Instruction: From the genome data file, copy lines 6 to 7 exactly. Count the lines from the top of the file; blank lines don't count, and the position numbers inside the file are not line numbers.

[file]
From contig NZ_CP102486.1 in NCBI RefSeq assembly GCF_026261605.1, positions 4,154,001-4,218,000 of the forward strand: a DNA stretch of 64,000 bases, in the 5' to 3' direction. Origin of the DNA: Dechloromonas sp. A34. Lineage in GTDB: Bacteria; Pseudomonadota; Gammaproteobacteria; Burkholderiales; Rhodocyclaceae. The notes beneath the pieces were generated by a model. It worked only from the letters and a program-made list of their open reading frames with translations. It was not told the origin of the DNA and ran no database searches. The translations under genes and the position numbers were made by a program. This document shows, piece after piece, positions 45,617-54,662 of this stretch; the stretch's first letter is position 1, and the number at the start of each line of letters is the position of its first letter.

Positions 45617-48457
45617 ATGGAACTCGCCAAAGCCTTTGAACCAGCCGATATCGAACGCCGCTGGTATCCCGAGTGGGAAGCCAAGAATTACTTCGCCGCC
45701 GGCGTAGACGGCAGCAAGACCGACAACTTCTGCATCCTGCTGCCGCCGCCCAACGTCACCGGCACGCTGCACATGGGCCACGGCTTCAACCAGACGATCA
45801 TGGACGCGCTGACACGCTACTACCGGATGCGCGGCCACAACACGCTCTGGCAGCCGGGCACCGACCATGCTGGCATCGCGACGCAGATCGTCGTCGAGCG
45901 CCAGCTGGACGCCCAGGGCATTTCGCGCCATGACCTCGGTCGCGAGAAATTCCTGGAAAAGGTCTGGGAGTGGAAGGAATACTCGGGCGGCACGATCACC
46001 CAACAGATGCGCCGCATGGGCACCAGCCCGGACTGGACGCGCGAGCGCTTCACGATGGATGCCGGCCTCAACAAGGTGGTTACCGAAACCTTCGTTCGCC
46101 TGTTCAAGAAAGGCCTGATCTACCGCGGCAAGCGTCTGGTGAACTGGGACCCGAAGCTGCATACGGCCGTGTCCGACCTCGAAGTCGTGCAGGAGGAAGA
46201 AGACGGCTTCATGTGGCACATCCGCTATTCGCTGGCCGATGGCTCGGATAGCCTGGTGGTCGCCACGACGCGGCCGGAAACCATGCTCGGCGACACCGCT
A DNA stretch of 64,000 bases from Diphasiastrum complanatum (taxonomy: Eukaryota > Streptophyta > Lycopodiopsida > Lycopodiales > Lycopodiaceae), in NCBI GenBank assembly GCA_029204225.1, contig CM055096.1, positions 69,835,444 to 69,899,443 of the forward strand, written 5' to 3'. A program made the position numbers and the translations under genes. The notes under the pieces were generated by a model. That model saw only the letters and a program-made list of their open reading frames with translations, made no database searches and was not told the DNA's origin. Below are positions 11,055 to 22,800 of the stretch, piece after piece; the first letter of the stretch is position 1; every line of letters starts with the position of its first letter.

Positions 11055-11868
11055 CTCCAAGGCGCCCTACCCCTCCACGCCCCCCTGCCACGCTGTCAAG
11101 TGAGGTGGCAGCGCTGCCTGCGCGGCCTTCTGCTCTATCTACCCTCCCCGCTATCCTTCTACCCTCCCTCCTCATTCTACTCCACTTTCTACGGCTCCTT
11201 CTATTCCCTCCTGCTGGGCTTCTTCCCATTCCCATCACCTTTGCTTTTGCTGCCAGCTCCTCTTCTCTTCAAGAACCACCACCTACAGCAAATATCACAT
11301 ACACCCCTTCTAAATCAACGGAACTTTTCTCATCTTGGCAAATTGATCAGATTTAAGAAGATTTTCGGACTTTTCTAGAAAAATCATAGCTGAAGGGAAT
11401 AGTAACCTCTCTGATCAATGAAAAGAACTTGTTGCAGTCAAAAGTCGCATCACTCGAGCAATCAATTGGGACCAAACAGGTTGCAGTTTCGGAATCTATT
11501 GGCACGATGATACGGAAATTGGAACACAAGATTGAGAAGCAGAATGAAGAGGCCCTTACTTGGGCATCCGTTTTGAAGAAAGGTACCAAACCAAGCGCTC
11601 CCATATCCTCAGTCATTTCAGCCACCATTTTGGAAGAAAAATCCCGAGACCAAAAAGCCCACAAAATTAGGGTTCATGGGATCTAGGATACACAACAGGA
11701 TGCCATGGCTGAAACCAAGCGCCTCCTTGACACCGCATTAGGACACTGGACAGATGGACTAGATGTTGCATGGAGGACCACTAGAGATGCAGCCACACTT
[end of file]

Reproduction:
45901 CCAGCTGGACGCCCAGGGCATTTCGCGCCATGACCTCGGTCGCGAGAAATTCCTGGAAAAGGTCTGGGAGTGGAAGGAATACTCGGGCGGCACGATCACC
46001 CAACAGATGCGCCGCATGGGCACCAGCCCGGACTGGACGCGCGAGCGCTTCACGATGGATGCCGGCCTCAACAAGGTGGTTACCGAAACCTTCGTTCGCC